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The food manufacturers who oppose the Heart Association's dietary recommendations have come in for widespread criticism. "Instead of making excuses, they ought to be adopting the long-range goal of making better products," says Dr. John LaRosa, an internist at George Washington University Medical School. Many doctors believe that the labels on processed food should spell out the amounts of cholesterol, saturated fat and polyunsaturated fat the food contains. "How else is the shopper to know that something as innocent as a soda cracker contains 4 gm of saturated fat?" asks Cincinnati's Dr. Glueck. Saturated fat, usually in the form of coconut oil, lurks in most commercially baked breads and cakes, in nondairy creamers, on the oiled surface of frozen French fries, and even in wholesome granola. At Washington's Center for Science in the Public Interest, Nutritionist Bonnie Liebman has investigated the chic new frozen foods and found that some are surprisingly heavy in fat. Among them: Armour's Dinner Classics, Swanson's Le Menu and Pepperidge Farm's frozen vegetables in pastry. Of the 200 calories in each of Pepperidge Farm's croissants, she says, 118 are in the form of butter.
Pepperidge Farm defends its product: "Anybody's croissant is made up of about one-fourth butter," says Product Standards Manager Carol Johnson. In general, industry officials claim that they offer Americans a broad selection of foods, including lowfat, low-cholesterol varieties for those who want them. Kraft, Inc., Spokesman David Roycroft points out that the dairy industry has taken pains to increase the number of products from which the butterfat has been removed. Kraft's Golden Image imitation cheeses and Light n' Lively yogurt and cottage cheese were, he says, "developed in response to a perceived demand by consumers for such products." The meat industry has also responded to this demand, by offering 95%-fat-free ham and pork luncheon meats. Over the past decade the amount of fat in pork has been cut 30% and the amount in beef reduced 6% to 7%. The American Meat Institute is seeking changes in U.S.D.A. fat requirements to allow further reductions.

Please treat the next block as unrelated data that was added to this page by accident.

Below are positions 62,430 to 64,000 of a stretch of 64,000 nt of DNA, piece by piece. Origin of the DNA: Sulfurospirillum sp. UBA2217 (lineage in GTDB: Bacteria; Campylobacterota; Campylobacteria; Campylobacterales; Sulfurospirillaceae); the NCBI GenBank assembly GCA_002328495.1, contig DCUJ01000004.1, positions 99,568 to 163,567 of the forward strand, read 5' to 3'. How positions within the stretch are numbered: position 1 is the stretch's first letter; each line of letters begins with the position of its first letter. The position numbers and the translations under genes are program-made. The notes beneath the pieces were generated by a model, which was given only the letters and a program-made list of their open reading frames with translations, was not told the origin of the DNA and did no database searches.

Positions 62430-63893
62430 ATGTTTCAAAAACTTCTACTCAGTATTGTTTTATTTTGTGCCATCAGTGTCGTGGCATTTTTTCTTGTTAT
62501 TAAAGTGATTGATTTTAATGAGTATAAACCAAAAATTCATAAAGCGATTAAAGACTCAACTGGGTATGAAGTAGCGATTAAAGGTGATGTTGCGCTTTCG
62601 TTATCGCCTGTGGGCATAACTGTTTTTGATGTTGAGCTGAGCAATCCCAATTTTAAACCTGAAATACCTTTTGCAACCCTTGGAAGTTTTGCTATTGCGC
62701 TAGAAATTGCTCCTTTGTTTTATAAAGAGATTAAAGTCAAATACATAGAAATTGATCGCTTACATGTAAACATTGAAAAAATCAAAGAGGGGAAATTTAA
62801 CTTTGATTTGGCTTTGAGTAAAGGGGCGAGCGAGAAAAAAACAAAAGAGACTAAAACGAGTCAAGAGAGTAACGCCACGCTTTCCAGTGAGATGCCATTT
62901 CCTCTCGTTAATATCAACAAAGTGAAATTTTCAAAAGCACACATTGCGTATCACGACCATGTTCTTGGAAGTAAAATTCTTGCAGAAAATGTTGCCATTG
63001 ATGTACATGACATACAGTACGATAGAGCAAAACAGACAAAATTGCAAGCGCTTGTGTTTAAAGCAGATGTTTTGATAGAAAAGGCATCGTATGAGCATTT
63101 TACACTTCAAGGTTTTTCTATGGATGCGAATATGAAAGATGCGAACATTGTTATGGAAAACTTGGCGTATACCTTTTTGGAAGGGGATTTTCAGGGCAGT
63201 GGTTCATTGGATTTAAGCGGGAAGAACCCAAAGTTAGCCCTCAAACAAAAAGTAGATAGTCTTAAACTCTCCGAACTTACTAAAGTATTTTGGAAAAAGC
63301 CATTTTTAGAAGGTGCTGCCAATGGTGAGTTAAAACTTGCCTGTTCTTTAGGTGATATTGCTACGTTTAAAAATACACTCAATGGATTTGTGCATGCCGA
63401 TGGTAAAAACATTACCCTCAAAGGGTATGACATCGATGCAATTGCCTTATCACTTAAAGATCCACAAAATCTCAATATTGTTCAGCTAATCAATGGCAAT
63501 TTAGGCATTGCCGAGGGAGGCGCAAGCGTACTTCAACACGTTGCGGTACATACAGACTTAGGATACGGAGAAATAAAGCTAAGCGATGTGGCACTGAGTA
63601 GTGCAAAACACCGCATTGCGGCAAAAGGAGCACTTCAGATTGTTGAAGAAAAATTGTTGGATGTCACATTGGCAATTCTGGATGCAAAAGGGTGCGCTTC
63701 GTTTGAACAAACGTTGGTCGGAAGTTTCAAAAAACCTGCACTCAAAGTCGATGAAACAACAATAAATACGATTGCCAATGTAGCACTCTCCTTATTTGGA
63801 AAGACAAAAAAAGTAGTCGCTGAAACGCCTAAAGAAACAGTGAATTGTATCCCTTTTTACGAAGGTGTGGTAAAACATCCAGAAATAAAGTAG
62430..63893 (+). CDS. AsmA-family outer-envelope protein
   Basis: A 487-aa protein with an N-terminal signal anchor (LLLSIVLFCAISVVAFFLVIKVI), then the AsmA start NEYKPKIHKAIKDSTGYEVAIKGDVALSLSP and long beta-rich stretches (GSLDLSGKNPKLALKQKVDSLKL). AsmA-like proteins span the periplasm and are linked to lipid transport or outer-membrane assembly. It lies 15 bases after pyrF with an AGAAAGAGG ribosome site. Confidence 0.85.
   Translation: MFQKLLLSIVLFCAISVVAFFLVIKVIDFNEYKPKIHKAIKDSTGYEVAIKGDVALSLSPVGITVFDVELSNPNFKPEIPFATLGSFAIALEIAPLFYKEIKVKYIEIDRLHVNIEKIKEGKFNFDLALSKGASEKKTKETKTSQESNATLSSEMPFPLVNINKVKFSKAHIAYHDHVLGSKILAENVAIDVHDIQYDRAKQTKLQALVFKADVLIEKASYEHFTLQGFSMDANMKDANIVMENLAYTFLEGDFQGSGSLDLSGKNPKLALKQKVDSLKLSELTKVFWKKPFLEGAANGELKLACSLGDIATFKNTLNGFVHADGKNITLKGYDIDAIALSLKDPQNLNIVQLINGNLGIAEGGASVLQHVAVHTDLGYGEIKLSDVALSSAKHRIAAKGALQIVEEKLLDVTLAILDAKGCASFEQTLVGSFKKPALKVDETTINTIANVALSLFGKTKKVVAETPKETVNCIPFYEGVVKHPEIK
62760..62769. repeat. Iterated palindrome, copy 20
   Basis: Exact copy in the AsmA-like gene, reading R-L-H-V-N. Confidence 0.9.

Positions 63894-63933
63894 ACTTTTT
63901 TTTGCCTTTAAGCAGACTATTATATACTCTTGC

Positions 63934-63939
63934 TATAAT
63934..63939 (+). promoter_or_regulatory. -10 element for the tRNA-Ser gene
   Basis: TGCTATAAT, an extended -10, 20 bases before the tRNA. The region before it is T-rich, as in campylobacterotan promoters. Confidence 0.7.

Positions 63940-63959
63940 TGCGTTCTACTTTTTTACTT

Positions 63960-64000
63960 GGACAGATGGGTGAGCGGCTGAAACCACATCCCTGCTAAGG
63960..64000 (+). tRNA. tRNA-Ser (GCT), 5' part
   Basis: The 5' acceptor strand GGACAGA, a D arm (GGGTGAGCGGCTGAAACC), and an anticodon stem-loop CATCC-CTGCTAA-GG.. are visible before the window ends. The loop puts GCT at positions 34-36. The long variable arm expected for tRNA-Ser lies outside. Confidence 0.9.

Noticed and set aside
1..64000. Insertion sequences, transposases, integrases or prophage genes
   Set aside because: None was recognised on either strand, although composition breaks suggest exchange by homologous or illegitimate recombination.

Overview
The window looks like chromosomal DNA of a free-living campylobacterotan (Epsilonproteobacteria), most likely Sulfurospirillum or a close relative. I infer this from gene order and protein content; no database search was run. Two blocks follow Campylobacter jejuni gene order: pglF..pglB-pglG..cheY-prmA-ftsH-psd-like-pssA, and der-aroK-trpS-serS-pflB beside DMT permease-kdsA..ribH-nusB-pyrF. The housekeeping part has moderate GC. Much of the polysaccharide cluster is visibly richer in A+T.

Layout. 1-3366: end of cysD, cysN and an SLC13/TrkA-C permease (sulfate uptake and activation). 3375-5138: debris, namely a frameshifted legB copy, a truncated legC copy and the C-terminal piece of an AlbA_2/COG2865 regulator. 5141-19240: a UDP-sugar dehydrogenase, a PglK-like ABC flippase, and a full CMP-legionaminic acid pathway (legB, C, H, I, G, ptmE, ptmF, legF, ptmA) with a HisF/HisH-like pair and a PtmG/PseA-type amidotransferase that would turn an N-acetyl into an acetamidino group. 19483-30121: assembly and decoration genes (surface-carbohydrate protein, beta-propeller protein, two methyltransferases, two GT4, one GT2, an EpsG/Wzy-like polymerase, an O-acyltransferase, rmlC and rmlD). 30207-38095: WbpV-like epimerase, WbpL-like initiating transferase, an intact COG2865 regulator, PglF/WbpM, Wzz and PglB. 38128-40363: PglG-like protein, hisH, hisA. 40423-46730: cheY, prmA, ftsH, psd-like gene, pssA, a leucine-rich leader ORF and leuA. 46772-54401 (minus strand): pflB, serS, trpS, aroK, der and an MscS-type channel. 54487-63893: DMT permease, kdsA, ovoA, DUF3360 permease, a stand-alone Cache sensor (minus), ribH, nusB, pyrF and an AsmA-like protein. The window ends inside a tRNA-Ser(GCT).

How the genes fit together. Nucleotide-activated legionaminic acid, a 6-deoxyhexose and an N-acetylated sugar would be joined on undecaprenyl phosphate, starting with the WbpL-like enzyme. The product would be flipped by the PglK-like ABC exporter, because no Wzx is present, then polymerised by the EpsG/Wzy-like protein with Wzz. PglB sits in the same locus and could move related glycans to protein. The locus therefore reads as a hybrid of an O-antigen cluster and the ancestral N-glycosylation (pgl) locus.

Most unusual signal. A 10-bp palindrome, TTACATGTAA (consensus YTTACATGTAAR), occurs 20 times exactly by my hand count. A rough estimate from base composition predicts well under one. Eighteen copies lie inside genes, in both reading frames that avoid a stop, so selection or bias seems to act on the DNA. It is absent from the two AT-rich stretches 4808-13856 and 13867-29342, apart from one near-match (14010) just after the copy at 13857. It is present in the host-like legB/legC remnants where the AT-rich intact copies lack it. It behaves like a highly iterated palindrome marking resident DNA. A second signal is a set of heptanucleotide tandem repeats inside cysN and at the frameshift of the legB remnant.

Officially, the Federal Government has neither rejected nor endorsed the A.H.A. dietary recommendations, nor has it taken a position on whether foodmakers should adopt more candid labeling. Since 1980, the U.S. Departments of Agriculture and Health and Human Services have published a brochure offering Americans the following general recommendation: "Avoid too much fat, saturated fat and cholesterol." Throughout this year, officials of both departments are meeting with scientists to discuss whether or not this recommendation should be made more stringent and specific, in light of the N.H.L.B.I. findings. "The time has come for the Federal Government to make some pronouncement on cholesterol," says George Washington University's LaRosa. But some nutritionists fear that opposition from the food industry will prevent the Government from taking a firmer stand.